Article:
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Targeting the endothelial progenitor cell surface proteome to identify novel mechanisms that mediate angiogenic efficacy in a rodent model of vascular disease. Physiol Genomics 2013 Nov 01;45(21):999-1011

Date

09/12/2013

Pubmed ID

24022221

Pubmed Central ID

PMC3841789

DOI

10.1152/physiolgenomics.00097.2013

Scopus ID

2-s2.0-84887110240   13 Citations

Abstract

Endothelial progenitor cells (EPCs) promote angiogenesis, and clinical trials suggest autologous EPC-based therapy may be effective in treatment of vascular diseases. Albeit promising, variability in the efficacy of EPCs associated with underlying disease states has hindered the realization of EPC-based therapy. Here we first identify and characterize EPC dysfunction in a rodent model of vascular disease (SS/Mcwi rat) that exhibits impaired angiogenesis. To identify molecular candidates that mediate the angiogenic potential of these cells, we performed a broad analysis of cell surface protein expression using chemical labeling combined with mass spectrometry. Analysis revealed EPCs derived from SS/Mcwi rats express significantly more type 2 low-affinity immunoglobulin Fc-gamma (FCGR2) and natural killer 2B4 (CD244) receptors compared with controls. Genome-wide sequencing (RNA-seq) and qt-PCR confirmed isoforms of CD244 and FCGR2a transcripts were increased in SS/Mcwi EPCs. EPCs with elevated expression of FCGR2a and CD244 receptors are predicted to increase the probability of SS/Mcwi EPCs being targeted for death, providing a mechanistic explanation for their reduced angiogenic efficacy in vivo. Pathway analysis supported this contention, as "key" molecules annotated to cell death paths were differentially expressed in the SS/Mcwi EPCs. We speculate that screening and neutralization of cell surface proteins that "tag" and impair EPC function may provide an alternative approach to utilizing incompetent EPCs in greater numbers, as circulating EPCs are depleted in patients with vascular disease. Overall, novel methods to identify putative targets for repair of EPCs using discovery-based technologies will likely provide a major advance in the field of regenerative medicine.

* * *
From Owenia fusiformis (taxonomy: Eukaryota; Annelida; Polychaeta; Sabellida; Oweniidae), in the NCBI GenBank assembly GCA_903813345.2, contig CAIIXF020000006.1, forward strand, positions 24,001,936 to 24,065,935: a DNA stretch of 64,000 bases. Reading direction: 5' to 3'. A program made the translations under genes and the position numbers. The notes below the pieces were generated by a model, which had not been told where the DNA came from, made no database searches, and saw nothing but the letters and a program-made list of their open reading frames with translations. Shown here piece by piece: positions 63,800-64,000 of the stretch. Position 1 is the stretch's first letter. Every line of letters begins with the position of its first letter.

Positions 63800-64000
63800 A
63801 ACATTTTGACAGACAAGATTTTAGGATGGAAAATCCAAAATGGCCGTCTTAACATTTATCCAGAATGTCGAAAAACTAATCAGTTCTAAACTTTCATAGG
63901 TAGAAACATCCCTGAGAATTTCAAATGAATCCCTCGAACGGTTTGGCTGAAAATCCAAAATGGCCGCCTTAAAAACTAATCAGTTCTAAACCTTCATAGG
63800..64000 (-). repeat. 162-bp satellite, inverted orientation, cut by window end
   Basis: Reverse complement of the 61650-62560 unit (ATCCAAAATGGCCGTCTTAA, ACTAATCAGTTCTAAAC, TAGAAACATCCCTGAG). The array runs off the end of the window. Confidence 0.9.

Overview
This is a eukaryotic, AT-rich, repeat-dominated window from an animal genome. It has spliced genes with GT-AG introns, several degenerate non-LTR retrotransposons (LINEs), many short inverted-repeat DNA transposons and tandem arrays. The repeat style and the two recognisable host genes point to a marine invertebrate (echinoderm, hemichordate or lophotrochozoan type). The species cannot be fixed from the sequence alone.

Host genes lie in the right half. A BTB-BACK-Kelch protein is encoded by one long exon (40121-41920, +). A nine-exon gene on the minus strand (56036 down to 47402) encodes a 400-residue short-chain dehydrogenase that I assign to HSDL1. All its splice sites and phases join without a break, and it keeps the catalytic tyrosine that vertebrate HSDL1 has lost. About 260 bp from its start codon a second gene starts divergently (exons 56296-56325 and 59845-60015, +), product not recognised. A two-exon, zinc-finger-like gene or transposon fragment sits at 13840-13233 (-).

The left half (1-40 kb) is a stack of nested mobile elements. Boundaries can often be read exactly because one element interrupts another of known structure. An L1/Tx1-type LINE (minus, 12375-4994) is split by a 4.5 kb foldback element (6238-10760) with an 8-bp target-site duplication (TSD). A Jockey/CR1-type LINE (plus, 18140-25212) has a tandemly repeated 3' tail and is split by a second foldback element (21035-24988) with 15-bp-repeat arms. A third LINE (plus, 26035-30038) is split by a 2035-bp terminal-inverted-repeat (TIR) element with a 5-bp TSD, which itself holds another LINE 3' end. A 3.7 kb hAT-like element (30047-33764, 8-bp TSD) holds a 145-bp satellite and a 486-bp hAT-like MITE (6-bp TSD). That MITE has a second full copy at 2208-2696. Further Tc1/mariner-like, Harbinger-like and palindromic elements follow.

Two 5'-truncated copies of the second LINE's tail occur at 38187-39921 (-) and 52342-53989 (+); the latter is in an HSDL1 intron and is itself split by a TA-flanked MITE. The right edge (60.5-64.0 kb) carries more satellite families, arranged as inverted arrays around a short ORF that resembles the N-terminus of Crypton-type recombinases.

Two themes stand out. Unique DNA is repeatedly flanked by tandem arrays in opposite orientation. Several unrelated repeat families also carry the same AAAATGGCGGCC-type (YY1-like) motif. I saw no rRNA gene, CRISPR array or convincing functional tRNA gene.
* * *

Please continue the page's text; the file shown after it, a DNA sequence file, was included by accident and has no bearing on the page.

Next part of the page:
Author List

Kaczorowski CC, Stodola TJ, Hoffmann BR, Prisco AR, Liu PY, Didier DN, Karcher JR, Liang M, Jacob HJ, Greene AS

Authors

Mingyu Liang PhD Center Director, Professor in the Physiology department at Medical College of Wisconsin
Pengyuan Liu PhD Adjunct Professor in the Physiology department at Medical College of Wisconsin




MESH terms used to index this publication - Major topics in bold

Animals
Antigens, CD34
Cells, Cultured
Electric Stimulation
Endothelial Cells
Flow Cytometry
Humans
Mass Spectrometry
Membrane Proteins
Muscle, Skeletal
Neovascularization, Physiologic
Proteome
Rats
Rats, Inbred BN
Rats, Inbred Dahl
Reverse Transcriptase Polymerase Chain Reaction
Species Specificity
Stem Cell Transplantation
Stem Cells
Transcriptome
Vascular Diseases
Vascular Endothelial Growth Factor Receptor-2
jenkins-FCD Prod-484 8aa07fc50b7f6d102f3dda2f4c7056ff84294d1d